Reflections on Adventure Science Center
Stories collected from visitors to celebrate 75 years of exceptional experiences
Nashville’s Director of Metro Parks, Monique Odom, reflects back on her time as a child visiting the science center (then known as Cumberland Museum and Science Center) and why her experiences led her to make new memories with her son. (Spanish captions can be found here.)
Dr. Alex Jahangir, current Chair of Nashville’s COVID-19 Task Force, talks about how his experience as a youth volunteer at Adventure Science Center ignited his love of science that led him to become a physician. (Spanish captions can be found here.)
Meeting Buzz Aldrin
My favorite memory at the Cumberland Science Museum (now Adventure Science Center) is meeting astronaut Buzz Aldrin! I was so STAR struck as a child, loving everything about space, Star Trek, Star Wars, etc. My parents took me to CSM and explained that we were going to meet a real astronaut that had been on the moon! He was upstairs in front of the old cafeteria signing autographs and he signed “My Jedi Journal” book. It is still one of my most prized possessions.
Thanks for all you do for STEM and some of my most cherished childhood memories.
– Kaylah B.
Summer Camp + Girl Scout Overnights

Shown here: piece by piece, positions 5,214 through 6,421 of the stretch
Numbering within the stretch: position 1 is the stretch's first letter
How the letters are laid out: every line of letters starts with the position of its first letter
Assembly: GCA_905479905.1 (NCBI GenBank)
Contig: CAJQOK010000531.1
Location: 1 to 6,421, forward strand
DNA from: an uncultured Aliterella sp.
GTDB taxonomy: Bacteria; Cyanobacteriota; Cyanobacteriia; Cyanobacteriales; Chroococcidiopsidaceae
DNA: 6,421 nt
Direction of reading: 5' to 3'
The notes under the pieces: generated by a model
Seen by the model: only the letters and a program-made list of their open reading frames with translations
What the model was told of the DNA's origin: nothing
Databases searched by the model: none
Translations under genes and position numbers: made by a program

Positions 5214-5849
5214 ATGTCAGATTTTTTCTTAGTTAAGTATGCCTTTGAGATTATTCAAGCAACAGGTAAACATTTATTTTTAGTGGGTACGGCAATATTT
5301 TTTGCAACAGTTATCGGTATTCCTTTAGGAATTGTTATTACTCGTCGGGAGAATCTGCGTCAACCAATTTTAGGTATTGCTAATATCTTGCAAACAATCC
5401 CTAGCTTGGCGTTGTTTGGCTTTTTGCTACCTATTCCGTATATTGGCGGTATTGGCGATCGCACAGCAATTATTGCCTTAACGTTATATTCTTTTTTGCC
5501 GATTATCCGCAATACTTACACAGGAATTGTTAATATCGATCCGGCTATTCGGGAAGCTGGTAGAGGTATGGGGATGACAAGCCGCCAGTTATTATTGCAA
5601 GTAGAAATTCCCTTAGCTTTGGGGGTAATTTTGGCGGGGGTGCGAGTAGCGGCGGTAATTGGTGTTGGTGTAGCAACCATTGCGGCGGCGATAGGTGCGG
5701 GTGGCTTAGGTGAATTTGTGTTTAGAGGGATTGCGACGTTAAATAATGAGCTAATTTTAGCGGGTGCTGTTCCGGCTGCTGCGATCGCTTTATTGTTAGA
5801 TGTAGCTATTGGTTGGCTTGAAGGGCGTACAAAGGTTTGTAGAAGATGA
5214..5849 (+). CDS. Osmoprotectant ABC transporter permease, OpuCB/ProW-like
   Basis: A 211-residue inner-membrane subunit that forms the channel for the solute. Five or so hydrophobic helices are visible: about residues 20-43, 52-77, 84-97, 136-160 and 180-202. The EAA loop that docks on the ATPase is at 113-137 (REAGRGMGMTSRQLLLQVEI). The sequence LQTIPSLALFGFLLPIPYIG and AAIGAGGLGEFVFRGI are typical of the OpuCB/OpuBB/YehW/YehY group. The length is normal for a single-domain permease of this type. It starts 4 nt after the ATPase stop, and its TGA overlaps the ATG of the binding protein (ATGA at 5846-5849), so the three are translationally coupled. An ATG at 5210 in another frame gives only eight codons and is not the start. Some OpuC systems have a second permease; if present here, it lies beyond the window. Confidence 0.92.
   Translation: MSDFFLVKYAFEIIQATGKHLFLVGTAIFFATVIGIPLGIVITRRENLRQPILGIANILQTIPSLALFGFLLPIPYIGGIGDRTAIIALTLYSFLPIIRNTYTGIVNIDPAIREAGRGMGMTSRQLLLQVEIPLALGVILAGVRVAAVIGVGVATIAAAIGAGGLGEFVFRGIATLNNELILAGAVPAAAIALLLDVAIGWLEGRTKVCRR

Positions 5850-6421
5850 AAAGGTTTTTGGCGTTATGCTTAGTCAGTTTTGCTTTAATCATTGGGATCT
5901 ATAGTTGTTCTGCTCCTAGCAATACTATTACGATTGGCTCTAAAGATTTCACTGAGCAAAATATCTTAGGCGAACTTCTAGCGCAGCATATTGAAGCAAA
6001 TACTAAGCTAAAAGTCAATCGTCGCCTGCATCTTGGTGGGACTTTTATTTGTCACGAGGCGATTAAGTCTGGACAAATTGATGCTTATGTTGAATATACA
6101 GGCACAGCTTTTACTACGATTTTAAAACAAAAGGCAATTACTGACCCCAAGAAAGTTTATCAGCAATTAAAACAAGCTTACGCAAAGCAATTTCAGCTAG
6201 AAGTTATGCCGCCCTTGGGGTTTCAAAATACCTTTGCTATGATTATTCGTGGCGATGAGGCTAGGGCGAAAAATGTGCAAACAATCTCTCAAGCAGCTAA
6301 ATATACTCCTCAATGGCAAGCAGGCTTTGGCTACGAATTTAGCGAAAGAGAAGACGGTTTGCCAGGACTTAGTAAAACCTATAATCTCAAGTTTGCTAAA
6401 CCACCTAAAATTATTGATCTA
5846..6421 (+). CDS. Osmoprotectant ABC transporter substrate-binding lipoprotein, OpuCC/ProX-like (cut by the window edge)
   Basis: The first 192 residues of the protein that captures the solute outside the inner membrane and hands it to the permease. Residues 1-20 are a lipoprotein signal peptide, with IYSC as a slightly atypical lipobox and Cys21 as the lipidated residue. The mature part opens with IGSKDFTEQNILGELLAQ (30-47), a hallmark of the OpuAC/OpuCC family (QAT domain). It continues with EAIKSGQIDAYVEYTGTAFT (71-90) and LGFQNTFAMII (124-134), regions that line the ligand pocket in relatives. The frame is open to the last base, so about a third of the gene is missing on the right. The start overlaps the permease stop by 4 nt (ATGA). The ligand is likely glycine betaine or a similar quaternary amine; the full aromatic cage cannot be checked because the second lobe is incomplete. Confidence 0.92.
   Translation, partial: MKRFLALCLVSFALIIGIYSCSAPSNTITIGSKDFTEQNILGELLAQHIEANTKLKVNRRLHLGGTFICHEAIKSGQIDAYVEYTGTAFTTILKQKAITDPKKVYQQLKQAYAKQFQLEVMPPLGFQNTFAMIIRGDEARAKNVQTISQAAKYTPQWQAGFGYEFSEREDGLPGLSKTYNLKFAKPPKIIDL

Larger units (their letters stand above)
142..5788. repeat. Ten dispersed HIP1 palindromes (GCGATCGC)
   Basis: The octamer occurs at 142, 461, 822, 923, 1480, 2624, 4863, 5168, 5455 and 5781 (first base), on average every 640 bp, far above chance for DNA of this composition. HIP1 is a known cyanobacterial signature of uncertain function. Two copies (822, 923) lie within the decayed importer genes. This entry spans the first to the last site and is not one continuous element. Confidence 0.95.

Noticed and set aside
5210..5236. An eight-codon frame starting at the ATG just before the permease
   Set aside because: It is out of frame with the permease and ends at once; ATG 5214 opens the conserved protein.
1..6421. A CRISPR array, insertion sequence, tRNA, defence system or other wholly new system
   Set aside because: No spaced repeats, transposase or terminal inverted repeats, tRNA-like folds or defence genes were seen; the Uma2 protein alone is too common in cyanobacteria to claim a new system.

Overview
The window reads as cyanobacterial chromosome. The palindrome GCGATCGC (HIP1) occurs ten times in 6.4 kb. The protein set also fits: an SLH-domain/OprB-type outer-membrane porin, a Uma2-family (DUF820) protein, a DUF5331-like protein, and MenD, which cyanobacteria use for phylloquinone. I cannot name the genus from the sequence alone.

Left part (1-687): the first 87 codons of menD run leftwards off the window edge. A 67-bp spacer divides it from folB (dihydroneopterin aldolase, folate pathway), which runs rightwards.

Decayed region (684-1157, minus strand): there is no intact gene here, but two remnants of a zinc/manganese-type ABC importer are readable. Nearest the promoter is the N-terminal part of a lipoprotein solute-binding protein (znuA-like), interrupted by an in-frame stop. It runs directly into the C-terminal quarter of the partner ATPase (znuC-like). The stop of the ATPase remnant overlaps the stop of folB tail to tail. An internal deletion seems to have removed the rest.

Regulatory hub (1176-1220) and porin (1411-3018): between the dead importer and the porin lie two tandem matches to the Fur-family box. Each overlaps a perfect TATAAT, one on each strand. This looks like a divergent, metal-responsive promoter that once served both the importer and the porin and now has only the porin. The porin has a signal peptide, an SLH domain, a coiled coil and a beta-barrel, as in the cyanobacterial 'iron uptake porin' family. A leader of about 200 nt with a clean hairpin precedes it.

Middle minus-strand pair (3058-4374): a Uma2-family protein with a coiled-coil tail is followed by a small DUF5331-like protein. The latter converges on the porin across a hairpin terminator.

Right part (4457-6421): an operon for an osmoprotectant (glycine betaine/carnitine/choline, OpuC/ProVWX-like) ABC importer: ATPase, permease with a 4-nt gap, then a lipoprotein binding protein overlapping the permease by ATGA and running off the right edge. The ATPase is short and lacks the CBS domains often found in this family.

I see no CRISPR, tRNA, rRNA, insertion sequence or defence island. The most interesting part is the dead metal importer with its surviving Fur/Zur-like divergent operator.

The Adventure Science Center is a place I have enjoyed as a child, as an adult, and as a parent. At each stage of life, I have appreciated different facets of the ASC.
As a child, I participated in the summer camps offered at what was then called the Cumberland Science Center. Learning about the stars and constellations in the planetarium was another highlight. One experience stands out from all the others. The Girl Scout troop I participated in spent a Friday evening at the Cumberland Science Center. I remember waiting outside with our sleeping bags and overnight backpacks. We anxiously awaited the ASC employee opened the doors for us. We then ran to stake our claim on the site of our choice to spread out sleeping bags. My best friend and I scored what we thought was the ideal location. We were inside the snug butterfly enclosure. The room felt magical. The primary light for the enclosure came from the displays of various butterflies that were carefully pinned inside light-up cases on the walls. The pinnacle of the evening was a midnight show in the planetarium. Imagine a room full of tween girls dancing on singing under laser lights to music by Bon Jovi from the album Slippery When Wet. Amazingly we were allowed to come back after that rambunctious evening!